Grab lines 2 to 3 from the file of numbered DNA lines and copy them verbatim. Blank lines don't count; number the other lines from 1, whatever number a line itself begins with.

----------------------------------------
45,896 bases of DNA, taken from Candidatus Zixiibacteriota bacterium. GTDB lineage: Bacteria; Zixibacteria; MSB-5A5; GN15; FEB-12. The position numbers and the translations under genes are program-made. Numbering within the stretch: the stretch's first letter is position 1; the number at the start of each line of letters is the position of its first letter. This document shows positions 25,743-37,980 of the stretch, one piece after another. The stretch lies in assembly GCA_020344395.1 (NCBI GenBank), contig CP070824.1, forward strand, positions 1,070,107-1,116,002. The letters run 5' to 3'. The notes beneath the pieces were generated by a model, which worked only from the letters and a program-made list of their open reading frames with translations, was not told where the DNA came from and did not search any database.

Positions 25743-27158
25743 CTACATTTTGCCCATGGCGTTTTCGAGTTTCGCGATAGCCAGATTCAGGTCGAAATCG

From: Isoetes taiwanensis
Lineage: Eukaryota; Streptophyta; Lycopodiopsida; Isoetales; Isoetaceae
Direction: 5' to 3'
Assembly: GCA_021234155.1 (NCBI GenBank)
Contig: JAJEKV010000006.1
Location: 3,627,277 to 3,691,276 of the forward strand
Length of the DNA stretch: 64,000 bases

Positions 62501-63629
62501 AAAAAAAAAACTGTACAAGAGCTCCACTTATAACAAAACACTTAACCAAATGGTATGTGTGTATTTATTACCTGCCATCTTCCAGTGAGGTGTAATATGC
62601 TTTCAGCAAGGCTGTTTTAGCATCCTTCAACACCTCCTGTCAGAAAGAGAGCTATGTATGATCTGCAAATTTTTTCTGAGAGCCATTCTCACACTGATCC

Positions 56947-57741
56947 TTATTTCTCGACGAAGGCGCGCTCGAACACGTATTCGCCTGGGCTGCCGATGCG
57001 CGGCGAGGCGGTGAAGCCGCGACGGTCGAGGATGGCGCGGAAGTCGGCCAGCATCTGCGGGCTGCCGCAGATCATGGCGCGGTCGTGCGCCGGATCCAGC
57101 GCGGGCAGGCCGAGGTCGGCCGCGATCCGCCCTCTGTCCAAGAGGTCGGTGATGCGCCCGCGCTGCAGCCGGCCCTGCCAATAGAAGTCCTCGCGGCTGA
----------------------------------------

Positions 25743-27158
25743 CTACATTTTGCCCATGGCGTTTTCGAGTTTCGCGATAGCCAGATTCAGGTCGAAATCG